The queen of sad indie folk is back. It’s been 3 years since she burst onto the worlds stage with her phenomenal debut ‘Stranger In The Alps’ which was regarded by many as one of the best debut albums of 2017. But it doesn’t seem like 3 years. In the time Phoebe Bridgers has been busy establishing herself as one of the most prominent and prolific artists in modern music. She’s rallied up fellow contemporary indie folk rockers Julien Baker and Lucy Dacus to make the Boygenius supergroup, from which they’ve released the self titled EP back in 2018. She also joined forces with frequent collaborator and Bright Eyes lead singer Conor Oberst last year to create the Better Oblivion Community Center project which saw the duo explore elements of folk, rock and electronic music to create the ‘Better Oblivion Community Center’ album. And most recently she featured on Indie pop hearthrob’s The 1975 for ‘Jesus Christ 2005 God Bless America’, a song off their latest project ‘Notes For A Conditional Form’. But through all these collaborations, one thing has become clear, sometimes she works best on her own, letting herself be the centre of attention.
The millennial age needed a voice. That might be Phoebe Bridgers. The stories that she intertwines through every moment on this album speak of the lost generation, trying to find a place in this broken world. She drives these long winding stories through the songs whilst never losing pacing, or your interest, with each line laying down the tracks for the next. Whilst simultaneously engaging in her signature style of witty lyrics. Wether it be the fairytale lo-fi musings of ‘Garden Song’ “When I grow up I’m gonna look up from my phone and see my life, and it’s gonna be like my recurring dream, I’m at the movies, I don’t remember what I’m seeing, The screen turns into a tidal wave”. Or the rolling American heartbreak story piano ballad title track ‘Punisher’ “What if i told you I feel like i know you? But we never met. And here everyone knows, you’re the way to my heart”. Speaking on the generation built on online interactions, that can fall in love, without even saying hello.
What ‘Stranger On The Alps’ established was a songwriter who wallowed in her troubles and was looking for a way to explain them through quiet, delicate and emotion filled songs. Now on ‘Punisher’ she’s taken these emotions and stories and soundtracked a generation with a more expanded sound than ever. ‘Kyoto’ finds Bridgers exploring a more grungier sound than ever, taking it that step further from fan favourite ‘Motion Sickness’. A crunchy riff, big beat and her juxtaposed lyrics of “I’m gonna kill you, if you don’t beat me too it” over the punchy horns make for one menacingly catchy summer anthem. And the eerie scatty harp hits of ‘ICU’ build this feeling of unease and unrest as Bridgers flitters between love and longing.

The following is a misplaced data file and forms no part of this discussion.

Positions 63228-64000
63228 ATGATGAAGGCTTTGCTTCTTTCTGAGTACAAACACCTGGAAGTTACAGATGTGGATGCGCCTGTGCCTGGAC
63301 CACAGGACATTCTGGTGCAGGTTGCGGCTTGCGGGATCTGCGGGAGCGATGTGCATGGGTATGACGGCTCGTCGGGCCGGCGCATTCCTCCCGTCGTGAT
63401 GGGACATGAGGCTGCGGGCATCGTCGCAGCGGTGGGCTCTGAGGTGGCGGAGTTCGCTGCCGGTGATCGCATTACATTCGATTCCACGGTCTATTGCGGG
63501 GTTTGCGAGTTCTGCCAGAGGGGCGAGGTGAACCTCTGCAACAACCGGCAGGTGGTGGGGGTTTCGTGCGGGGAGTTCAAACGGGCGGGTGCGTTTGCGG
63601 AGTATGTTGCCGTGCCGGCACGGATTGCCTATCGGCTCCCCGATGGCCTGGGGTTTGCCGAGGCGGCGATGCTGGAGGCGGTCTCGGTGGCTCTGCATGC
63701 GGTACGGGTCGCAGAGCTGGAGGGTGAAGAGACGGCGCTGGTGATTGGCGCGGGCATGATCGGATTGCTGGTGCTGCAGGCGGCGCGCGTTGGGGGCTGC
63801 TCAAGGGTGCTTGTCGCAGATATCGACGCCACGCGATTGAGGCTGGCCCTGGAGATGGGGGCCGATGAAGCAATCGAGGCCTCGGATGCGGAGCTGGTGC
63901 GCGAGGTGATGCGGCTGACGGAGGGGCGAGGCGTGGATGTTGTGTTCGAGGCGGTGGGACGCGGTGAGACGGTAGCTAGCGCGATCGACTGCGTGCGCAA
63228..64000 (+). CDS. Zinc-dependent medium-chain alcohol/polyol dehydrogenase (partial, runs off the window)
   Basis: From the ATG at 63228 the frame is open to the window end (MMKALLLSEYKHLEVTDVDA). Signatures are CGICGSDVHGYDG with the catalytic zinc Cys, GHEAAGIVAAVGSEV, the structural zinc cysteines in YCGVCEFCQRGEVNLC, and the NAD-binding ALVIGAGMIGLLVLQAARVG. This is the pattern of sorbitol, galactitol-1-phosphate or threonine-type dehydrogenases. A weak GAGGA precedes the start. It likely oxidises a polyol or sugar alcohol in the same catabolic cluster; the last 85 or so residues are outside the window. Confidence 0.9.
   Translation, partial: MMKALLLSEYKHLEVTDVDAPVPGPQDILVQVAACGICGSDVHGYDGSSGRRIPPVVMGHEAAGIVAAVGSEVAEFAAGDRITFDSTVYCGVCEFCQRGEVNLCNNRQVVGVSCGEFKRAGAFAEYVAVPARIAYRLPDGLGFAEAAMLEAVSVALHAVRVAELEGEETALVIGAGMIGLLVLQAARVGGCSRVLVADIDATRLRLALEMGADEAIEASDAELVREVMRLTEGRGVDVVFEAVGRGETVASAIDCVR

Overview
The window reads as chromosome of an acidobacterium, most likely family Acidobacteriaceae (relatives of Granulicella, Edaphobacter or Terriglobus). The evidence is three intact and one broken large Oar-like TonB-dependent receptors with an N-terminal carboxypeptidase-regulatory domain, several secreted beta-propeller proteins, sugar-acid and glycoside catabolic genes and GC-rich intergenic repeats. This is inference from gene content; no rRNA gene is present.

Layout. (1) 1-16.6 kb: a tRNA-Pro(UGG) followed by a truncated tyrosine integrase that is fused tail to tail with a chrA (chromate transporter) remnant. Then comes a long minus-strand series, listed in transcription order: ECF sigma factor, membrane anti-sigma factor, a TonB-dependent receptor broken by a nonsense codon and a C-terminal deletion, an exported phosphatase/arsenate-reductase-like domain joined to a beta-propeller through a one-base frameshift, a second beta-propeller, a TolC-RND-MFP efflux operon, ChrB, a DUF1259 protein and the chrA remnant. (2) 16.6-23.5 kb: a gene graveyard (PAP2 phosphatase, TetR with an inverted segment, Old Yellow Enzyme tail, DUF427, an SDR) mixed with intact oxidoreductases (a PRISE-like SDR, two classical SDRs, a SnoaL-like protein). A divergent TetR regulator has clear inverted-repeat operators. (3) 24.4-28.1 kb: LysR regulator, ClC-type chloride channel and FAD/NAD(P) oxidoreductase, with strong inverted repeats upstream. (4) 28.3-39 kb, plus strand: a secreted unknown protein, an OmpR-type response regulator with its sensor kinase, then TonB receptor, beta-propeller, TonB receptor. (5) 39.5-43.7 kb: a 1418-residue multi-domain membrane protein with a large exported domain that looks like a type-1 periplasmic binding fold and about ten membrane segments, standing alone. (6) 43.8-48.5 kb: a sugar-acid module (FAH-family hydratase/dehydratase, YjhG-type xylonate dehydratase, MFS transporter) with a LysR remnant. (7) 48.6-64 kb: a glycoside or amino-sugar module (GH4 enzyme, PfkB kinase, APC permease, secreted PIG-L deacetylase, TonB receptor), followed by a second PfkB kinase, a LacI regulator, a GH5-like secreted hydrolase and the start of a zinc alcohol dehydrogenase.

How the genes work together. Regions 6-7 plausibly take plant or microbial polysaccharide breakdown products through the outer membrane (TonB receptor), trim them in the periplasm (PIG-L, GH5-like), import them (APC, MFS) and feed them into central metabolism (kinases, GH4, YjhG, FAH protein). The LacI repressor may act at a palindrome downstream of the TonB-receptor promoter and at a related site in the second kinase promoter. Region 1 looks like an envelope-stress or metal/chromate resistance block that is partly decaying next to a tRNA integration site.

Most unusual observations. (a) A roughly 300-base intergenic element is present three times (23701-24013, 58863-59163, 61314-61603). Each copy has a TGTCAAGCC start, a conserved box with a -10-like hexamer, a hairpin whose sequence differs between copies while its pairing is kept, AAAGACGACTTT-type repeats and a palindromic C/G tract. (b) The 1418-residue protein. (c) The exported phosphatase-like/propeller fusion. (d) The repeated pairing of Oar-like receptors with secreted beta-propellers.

Adorned on top of Bridgers’ Twitter profile is a picture of her crying over the first two Bon Iver albums. The compacted folk influence of ‘For Emma, Forever Ago’ can be heard throughout ‘Stranger In The Alps’ and now she’s taken a leaf from the sonic tree of Bon Iver’s self titled second album. Bringing in the chorus heavy guitars and ethereal vocal harmonies on ‘Chinese Satellite’ and ‘Savior Complex’. She’s expanded on a sound and made it her own. Her vocals on the former are so subtle yet full of deep emotion that you can’t help but cling on to every word Bridgers sings over the pounding drums and string arrangements. “I’ve been running around in circles, pretending to be myself, Why would somebody do this on purpose? When they can do something else” she sings as the song opens and immediately you’re drawn in to her conversationalist like vocals as they glide through your ears.
If anybody’s going to soundtrack the end of the world, it’s Phoebe Bridgers. As society burns around us and we’re all questioning our existence, she’ll be there to sing us into the abyss. ‘I Know The End’ is one of the most cathartic and emotionally intense closing songs in recent memory. Moving from swirling synth melodies to a folk rock ballad, eventually devolving into a huge chorus of chants ‘The end is here’. And finally into the epic symphony of destruction as the gothic melodies play out over Bridgers’ haunting screams, which turn slowly into faint whimpers as the album draws its last breath. Powerful is an understatement, this is the new pinnacle of album closers. If you need a reference, look no further. This is it.
Where does Phoebe Fucking Bridgers go from here. This apogee of emotion and songwriting culminates in one of the most refined ‘singer-songwriter’ albums in modern music.Tying together the stories of a lost generation over the soundtrack of sweeping symphonies and intimate guitars. It’s time to let out those tears.